'Head of Passes': Theater Review
Phylicia Rashad stars as the matriarch of a family in southernmost Louisiana experiencing a crisis of faith in Tarell Alvin McCraney's contemporary spin on the Book of Job.
Gifted playwright Tarell Alvin McCraney turned heads when he was barely out of Yale School of Drama in 2007 with the first part of what was to become his remarkable Brother/Sister Plays trilogy. That poetic plunge into Louisiana bayou life drew from West African myth to imbue its gritty portrait of a world under spiritual, moral and physical siege with dream-like dimensions. McCraney travels farther south, to the mouth of the Mississippi River at the Gulf of Mexico, in Head of Passes, which provides a mighty role for Phylicia Rashad as the righteous sufferer at the center of this tempestuous parable inspired by the Book of Job.
Like The Brother/Sister Plays, the new work — developed by McCraney with director Tina Landau, first at Chicago's Steppenwolf Theatre in 2013, and then last year at Berkeley Rep in this co-production with New York's Public Theater — is set in the "distant present." It's contemporary, yet informed by Old Testament ideas and theatrical instincts dating back to Greek tragedy. But more than the playwright's previous work, which includes the drag-ball extravaganza Wig Out and the gospel coming-of-age hymn Choir Boy, this ambitious though unbalanced drama owes something to one of McCraney's mentors, August Wilson. That's apparent both in the soulful realism and flavorful character detail of the enjoyable first act and the soaring soliloquy of the more challenging second.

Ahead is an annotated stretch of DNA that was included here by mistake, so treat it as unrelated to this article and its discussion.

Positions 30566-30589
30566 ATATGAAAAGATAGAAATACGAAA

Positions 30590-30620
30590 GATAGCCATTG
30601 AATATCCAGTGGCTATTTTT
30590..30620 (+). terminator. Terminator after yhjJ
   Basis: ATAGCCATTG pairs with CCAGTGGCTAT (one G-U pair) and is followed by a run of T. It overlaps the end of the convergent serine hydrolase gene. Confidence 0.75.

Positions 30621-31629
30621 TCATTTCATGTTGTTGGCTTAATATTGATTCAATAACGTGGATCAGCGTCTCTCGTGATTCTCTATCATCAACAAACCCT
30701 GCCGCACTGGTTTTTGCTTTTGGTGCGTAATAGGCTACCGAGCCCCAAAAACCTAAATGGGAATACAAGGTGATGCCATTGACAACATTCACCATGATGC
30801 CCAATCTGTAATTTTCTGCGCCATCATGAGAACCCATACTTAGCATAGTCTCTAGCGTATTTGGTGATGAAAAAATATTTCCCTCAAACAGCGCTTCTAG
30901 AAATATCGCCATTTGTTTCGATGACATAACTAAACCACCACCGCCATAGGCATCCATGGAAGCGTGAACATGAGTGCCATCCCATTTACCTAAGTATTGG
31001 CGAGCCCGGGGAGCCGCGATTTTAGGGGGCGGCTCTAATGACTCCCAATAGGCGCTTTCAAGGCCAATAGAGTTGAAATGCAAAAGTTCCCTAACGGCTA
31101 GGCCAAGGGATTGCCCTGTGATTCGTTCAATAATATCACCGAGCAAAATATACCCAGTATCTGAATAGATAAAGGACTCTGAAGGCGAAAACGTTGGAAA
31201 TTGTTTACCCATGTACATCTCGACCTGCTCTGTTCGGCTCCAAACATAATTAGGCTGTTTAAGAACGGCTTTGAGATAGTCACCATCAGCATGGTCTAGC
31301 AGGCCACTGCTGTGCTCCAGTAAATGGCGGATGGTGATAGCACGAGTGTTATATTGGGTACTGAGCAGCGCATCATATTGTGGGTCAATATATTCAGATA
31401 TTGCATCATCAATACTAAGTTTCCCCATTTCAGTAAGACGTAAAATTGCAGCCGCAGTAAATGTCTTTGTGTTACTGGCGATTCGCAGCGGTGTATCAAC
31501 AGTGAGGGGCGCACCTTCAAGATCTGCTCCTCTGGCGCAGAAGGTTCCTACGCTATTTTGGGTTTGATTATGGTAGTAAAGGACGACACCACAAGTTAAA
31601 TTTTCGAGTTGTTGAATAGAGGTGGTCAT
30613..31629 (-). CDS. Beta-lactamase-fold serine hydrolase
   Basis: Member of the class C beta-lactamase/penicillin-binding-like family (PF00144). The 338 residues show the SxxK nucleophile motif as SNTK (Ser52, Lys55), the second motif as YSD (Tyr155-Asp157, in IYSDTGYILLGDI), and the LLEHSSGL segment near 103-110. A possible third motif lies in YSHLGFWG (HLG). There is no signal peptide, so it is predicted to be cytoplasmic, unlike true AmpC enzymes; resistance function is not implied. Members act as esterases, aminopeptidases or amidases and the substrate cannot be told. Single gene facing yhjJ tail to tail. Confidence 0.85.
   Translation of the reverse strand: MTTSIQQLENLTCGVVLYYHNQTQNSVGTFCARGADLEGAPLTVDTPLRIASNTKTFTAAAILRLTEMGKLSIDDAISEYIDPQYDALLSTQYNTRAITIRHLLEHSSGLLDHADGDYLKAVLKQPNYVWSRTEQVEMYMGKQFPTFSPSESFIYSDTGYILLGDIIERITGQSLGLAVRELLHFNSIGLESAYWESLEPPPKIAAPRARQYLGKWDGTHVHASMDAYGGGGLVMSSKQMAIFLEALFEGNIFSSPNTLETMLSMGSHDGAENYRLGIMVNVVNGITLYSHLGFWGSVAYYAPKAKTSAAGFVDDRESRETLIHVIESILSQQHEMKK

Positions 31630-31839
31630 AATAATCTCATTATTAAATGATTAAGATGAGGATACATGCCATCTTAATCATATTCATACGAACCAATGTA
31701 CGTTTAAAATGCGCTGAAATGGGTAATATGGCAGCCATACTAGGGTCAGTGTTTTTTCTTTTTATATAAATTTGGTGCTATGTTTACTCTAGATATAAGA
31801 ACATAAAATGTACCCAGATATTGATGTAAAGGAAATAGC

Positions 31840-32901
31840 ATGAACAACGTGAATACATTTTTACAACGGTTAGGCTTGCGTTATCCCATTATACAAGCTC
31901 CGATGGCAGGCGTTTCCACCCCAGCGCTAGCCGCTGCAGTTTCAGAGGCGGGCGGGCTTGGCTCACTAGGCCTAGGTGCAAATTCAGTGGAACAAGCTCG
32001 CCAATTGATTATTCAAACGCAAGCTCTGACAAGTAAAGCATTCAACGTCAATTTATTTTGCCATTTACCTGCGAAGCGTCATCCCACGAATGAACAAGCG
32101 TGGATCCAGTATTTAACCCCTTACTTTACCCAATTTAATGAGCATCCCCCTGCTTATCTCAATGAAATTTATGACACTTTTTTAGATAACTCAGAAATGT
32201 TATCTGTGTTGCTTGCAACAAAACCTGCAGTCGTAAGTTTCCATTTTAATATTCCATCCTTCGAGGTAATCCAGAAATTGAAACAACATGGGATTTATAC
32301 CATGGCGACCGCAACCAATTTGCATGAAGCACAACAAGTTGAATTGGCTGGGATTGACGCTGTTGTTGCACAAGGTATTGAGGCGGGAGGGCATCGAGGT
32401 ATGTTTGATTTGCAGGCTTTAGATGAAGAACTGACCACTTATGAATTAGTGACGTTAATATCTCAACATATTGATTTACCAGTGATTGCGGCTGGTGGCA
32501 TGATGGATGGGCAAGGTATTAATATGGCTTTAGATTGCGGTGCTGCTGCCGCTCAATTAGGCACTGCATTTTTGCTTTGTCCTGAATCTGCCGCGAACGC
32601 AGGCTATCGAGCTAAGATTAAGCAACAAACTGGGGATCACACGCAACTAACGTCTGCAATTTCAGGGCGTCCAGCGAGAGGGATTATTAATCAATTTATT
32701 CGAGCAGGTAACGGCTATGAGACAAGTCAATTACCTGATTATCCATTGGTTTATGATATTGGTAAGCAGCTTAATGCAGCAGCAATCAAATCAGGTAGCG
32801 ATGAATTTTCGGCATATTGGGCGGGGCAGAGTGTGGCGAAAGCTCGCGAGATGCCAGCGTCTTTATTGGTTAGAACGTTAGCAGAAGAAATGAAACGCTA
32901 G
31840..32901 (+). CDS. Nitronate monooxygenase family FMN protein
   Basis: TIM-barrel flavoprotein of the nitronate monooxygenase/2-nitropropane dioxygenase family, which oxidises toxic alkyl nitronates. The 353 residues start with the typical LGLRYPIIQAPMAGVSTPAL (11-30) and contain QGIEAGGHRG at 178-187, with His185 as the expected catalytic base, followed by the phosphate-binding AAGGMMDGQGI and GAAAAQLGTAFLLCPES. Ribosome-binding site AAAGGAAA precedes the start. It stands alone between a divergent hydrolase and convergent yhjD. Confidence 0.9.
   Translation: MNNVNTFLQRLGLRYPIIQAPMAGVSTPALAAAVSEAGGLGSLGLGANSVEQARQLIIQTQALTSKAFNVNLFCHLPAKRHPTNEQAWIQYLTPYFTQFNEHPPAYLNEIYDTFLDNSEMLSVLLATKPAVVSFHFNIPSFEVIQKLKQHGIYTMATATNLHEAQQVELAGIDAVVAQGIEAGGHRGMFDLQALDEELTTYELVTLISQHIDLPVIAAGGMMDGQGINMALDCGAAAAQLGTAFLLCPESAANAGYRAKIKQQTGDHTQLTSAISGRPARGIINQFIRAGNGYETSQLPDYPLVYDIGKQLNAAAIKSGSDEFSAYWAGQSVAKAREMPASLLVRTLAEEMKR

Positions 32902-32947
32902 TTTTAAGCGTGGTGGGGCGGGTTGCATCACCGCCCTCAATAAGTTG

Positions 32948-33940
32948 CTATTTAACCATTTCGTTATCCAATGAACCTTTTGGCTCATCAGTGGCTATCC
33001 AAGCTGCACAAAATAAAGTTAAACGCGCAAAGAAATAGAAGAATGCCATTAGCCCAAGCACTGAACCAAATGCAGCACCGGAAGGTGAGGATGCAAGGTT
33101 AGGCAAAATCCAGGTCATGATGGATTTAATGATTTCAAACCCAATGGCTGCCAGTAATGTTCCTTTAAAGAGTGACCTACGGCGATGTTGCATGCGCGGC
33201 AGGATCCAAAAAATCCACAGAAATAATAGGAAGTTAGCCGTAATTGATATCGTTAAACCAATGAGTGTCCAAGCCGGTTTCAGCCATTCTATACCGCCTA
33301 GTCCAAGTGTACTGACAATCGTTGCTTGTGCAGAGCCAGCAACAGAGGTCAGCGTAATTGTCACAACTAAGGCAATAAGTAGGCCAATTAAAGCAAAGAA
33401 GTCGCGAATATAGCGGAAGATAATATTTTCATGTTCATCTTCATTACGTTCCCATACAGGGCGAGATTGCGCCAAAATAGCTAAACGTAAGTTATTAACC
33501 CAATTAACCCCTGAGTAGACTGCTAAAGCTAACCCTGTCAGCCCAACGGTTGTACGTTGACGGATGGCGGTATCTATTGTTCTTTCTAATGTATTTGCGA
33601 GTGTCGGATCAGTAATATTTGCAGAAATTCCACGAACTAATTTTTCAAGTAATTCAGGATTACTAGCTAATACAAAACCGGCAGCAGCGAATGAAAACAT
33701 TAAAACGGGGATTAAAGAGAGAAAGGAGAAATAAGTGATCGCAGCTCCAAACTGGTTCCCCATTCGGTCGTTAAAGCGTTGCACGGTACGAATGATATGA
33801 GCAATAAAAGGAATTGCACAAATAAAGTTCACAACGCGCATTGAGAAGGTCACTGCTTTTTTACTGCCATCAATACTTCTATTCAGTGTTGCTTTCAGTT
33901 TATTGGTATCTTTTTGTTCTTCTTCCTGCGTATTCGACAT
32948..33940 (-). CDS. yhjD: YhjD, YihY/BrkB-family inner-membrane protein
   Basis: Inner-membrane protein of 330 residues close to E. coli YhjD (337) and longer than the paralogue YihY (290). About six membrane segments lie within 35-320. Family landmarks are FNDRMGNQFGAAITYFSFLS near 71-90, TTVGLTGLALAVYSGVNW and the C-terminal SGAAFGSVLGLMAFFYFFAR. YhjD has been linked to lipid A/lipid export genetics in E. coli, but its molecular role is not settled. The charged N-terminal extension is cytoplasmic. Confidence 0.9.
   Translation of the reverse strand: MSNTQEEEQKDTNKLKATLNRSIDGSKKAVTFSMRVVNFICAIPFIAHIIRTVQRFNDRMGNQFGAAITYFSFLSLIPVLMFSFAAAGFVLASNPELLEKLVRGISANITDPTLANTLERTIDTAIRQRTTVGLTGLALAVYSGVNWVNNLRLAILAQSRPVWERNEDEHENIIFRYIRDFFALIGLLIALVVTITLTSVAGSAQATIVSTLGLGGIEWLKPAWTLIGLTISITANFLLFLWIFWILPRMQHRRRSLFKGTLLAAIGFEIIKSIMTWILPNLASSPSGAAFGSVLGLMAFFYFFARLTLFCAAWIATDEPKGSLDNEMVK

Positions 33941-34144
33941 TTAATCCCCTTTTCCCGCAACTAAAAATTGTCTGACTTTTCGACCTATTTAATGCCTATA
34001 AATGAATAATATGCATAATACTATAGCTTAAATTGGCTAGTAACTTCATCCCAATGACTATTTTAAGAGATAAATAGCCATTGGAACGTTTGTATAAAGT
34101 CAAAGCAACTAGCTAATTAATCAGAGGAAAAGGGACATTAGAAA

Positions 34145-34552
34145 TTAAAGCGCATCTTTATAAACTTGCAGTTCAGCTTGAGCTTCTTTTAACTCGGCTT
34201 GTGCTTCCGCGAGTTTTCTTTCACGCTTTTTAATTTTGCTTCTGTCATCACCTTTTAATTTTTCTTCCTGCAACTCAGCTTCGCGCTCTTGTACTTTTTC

The play begins as a domestic comedy-drama about the gathering of a clan of family and friends of widowed Shelah (Rashad) at the sprawling home where she now lives alone, a former bed and breakfast built on shifting marshlands lashed by storms and slowly being reclaimed by the sea. One such torrential downpour is unleashed as guests arrive for a surprise party celebrating an important birthday Shelah has forgotten. But she intends to use the occasion to inform her family of her illness, a terminal condition known only to Dr. Anderson (Robert Joy), for which she refuses treatment.
Shelah is a matronly type, warm but stern, given to staunch affirmations of her faith and vehement objections to unholy sentiments being expressed in her house. She refuses even to have deviled eggs served. With humor and a lively sense of personal history etched between the lines, McCraney draws Shelah's flinty interactions with those closest to her. The group includes her grown sons, the loquacious Aubrey (Francois Battiste) and his unreliable good-time brother Spencer (J. Bernard Calloway); her old friend Mae (Arnetia Walker), a boozy flirt who gets more raucous after a drink or two; and family employee Creaker (John Earl Jelks), summoned by Aubrey to serve at the party, along with his son Crier (Kyle Beltran). Also dropping in briefly is Cookie (Alana Arenas), Shelah's junkie stepdaughter from her late husband's extramarital relationship, whom she loves as if the troubled young woman were her own.
As the rain streaks the windows of G.W. Mercier's homey set, it also pours through the ceiling in worsening leaks that Creaker scurries about trying to catch with pots and tarps, while Spencer, who was supposed to get the roof fixed, is sent out in a futile attempt to patch the holes. Laughs are drawn from the increasing wetness of each new arrival, but there's also a quiet sense of foreboding, of a sanctuary under threat, that fuels Aubrey's entreaties to Shelah to come live with him on the mainland.